Nevada Unclaimed Property Act Revised
On June 7, 2019 Nevada governor Gary Herbert signed 2019 NV S.B. 44 into law. The new law revises Nevada’s Uniform Unclaimed Property Act (Nevada UP Act) to reflect changes adopted by the Uniform Law Commission in the 2016 Revised Uniform Unclaimed Property Act (RUUPA). The new legislation’s provisions include the following changes:
- The definitions of “payroll card” and “stored-value card” were added to the Nevada UP Act.
- The definition of “holder” was expanded from a person obligated to hold property of another to specifically include businesses, as well as persons or businesses “assumed to be obligated” to hold property of another.
- The definition of “money order” was expanded to include the phrase “means an order for payment of a specified amount of money.”
- The definition of “property” was expanded and revised to include “all income from or increments to the property” as well as virtual currency, payroll cards, stored value cards, and unused tickets for which the issuer has an obligation to provide a refund. Property in qualified ABLE programs, game-related digital content, and loyalty cards were specifically excluded from the definition of property.
- The Administrator of Unclaimed Property is specifically permitted to enter into interagency agreements to protect confidential information shared with other agencies and to otherwise help locate apparent owners of abandoned property.
- Penalties for persons making fraudulent claims for unclaimed property were added to the Nevada UP Act.
- The methods for determining whether property related to life-insurance policies, annuities, and IRAs is abandoned were expanded, and a new provision relating to when accounts for burial costs are abandoned was added to the Nevada UP Act.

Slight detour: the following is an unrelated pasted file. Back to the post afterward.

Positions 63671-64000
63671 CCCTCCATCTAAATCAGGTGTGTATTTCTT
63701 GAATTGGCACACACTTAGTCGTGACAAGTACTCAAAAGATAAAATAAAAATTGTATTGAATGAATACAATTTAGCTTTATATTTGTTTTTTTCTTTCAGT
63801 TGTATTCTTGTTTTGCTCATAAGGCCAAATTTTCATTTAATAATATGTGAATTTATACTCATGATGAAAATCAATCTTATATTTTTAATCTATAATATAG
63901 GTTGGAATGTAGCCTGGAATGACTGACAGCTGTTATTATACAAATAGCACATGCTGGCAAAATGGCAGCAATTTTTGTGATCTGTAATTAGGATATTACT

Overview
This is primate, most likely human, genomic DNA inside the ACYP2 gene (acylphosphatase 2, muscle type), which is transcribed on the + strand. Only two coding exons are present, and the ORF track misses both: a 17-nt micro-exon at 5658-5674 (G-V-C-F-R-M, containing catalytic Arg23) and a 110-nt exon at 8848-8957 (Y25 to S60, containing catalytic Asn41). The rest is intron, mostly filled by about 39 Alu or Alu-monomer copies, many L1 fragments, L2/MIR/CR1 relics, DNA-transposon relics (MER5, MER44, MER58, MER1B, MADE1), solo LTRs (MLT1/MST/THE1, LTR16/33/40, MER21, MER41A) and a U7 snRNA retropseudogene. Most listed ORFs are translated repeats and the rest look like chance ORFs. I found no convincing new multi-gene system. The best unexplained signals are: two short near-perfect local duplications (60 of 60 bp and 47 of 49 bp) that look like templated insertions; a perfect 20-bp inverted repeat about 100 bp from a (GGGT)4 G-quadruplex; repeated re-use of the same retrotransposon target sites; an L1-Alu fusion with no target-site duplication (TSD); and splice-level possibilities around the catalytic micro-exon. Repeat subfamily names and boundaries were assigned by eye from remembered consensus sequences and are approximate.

- Holders are permitted to contract with a third party to file reports with the Administrator, but using a third party to file reports does not relieve the holder from liability for proper reporting, transfer of the property and any penalties, interest and fees under the law.
- The requirements governing the reports and payments which must be provided to the Administrator have been revised, including adding a provision that reports must be filed electronically unless the holder has requested and received a waiver to do so from the Administrator.
- Property held by the Administrator is subject to claims for certain debts, including child support, civil and criminal fines or penalties imposed by an administrative agency or court, and state and local taxes, penalties and interest.
- The penalty for failing to properly file a report of abandoned property and properly make payments through the State business portal is the greater or $50 or 2 percent of the amount of the property reported.
The new legislation becomes effective on July 1, 2019.
The full text of 2019 NV S.B. 44 can be accessed here: https://legiscan.com/NV/text/SB44/id/2032698
Please reach out to any member of the True Partners Unclaimed Property Management Team if you have any questions about this or any other developments likely to impact your company.